New IXP in Democratic Republic of Congo to improve access to Internet

38785039700 27e0557f8b cThe Internet Society and the Internet Service Providers Association (ISPA) of the Democratic Republic of Congo (DRC) have launched a new Internet Exchange Point (IXP) in Lubumbashi to provide faster and more reliable Internet access

The Internet Exchange Point is an access point where multiple local and international networks, ISPs and content providers interconnect their networks instead of using third-party networks. Exchange of Internet traffic locally not only reduces the cost of bandwidth but also improves the Internet experience for end-users by keeping traffic local.

According to the organisation, Internet traffic in Lubumbashi, the second-largest city in the DRC, is being exchanged outside the region and, in many cases, outside the country.

This results in slow Internet speeds and higher access costs. IXP’s are used to route traffic that can be kept local instead of being sent to the nearest major Internet node (usually located in Europe) and back.

The Internet Society, in collaboration with Facebook, provided technical training, support and equipment to launch this IXP in Lubumbashi (LUBIX).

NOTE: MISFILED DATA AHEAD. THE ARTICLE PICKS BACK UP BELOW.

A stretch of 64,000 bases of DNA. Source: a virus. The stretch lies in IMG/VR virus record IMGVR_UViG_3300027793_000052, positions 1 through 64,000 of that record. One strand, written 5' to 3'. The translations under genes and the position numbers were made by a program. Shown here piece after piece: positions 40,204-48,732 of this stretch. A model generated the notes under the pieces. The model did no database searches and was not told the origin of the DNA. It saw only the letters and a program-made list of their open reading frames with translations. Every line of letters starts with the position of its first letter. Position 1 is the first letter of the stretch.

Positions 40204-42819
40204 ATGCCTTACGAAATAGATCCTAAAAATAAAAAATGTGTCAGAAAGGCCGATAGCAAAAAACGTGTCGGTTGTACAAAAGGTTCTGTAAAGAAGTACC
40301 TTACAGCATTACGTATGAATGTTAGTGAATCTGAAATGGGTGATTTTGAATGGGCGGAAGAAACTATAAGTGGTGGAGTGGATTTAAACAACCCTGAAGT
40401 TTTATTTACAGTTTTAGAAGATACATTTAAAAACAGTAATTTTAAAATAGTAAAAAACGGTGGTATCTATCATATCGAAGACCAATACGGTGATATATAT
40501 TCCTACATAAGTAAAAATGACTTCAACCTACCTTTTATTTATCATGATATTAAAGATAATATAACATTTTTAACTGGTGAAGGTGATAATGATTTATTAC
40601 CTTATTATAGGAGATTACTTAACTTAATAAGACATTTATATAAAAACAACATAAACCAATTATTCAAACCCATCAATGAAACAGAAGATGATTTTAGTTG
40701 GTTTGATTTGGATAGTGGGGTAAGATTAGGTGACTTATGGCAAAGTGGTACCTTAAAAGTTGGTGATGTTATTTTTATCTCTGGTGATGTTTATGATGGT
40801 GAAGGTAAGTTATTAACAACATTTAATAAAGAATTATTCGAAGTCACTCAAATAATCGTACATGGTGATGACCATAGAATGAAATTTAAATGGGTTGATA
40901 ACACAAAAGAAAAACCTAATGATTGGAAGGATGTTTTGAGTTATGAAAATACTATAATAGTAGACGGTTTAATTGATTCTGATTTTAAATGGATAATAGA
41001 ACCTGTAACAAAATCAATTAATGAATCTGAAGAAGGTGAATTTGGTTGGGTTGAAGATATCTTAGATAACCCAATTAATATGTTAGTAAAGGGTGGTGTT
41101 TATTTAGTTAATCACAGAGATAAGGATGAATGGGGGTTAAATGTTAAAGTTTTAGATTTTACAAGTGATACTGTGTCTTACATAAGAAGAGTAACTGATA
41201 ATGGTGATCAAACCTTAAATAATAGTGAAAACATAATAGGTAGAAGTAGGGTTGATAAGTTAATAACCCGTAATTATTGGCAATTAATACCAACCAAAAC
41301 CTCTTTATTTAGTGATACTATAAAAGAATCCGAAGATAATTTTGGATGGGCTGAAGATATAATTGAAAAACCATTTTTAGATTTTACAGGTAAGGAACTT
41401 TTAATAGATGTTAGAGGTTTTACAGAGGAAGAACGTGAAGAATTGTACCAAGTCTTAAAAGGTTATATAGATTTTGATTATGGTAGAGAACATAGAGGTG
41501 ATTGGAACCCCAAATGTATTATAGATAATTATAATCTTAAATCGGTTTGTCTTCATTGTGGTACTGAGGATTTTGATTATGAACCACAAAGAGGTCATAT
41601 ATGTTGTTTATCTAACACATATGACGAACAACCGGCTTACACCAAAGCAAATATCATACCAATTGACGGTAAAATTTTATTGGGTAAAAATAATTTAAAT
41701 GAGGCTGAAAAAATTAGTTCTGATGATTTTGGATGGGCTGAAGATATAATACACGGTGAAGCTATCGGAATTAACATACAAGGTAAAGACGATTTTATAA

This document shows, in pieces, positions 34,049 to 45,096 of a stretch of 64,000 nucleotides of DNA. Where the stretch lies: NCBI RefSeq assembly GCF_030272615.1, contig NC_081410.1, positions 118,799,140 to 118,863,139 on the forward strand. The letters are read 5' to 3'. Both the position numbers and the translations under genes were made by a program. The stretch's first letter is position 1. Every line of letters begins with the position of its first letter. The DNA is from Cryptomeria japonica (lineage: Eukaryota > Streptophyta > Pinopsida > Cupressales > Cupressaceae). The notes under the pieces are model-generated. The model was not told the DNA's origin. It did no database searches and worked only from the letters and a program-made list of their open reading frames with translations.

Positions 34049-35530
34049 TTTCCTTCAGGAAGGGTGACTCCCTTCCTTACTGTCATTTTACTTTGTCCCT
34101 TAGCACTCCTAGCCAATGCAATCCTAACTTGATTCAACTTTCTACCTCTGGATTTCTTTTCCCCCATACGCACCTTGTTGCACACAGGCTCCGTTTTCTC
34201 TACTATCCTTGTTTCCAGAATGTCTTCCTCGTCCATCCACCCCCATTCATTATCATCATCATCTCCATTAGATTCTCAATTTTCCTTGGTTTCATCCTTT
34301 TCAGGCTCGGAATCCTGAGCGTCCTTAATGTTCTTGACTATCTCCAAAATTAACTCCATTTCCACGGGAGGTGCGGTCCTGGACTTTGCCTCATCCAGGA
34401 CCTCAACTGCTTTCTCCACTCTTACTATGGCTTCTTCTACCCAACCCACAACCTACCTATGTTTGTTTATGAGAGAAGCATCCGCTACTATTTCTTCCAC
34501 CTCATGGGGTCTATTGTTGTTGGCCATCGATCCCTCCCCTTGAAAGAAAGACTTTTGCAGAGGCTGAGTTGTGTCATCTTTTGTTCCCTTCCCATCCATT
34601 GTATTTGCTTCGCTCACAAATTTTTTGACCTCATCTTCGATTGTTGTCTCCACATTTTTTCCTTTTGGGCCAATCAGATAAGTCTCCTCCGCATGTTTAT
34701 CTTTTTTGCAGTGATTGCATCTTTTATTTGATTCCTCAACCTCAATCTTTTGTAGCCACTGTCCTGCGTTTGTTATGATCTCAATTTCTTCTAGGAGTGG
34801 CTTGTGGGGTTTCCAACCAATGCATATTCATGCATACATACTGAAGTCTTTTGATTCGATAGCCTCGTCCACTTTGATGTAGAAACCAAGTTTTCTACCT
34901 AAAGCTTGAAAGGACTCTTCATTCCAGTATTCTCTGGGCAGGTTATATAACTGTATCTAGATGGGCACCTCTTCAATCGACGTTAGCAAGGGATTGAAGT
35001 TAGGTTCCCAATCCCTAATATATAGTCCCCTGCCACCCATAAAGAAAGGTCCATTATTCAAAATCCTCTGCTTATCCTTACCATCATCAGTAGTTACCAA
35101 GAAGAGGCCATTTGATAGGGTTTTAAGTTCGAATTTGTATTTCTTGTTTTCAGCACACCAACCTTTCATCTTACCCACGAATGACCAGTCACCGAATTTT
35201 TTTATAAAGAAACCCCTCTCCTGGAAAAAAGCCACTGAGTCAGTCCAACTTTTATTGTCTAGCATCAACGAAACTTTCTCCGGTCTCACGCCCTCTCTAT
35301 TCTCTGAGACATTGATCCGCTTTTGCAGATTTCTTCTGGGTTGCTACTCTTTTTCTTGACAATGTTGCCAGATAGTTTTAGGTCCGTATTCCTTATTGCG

The two organisations announced a partnership in September of last year to promote IXP infrastructure development throughout Africa. Since then, IXP workshops have been held in Morocco, Nigeria, Burkina Faso Zimbabwe, Togo, Lesotho, Burundi and Mauritius, Guinea, Benin and Chad resulting in more than 300 people trained, and upgraded infrastructure unlocking potential growth of IXPs across the continent.

“We want to help shift Africa from being Internet consumers to Internet creators and innovators. This will be realized through deliberate actions to have 80 per cent of the Internet traffic being consumed in Africa accessible locally and only 20 per cent sourced from outside the continent,” explained Michuki Mwangi, senior development manager for Africa, Internet Society.

There are currently 45 active IXPs in 33 countries across Africa. Many of these have been established over the last decade and have grown significantly with more than 1,000 networks now connected.

“We’re excited to partner with ISOC and members of the ISP association to help launch the second Internet Exchange Point in the Democratic Republic of Congo,” said Kojo Boakye, head of Public Policy for Africa, Facebook. “This new infrastructure will help improve connectivity by lowering the cost of delivering Internet services to people in the region.”

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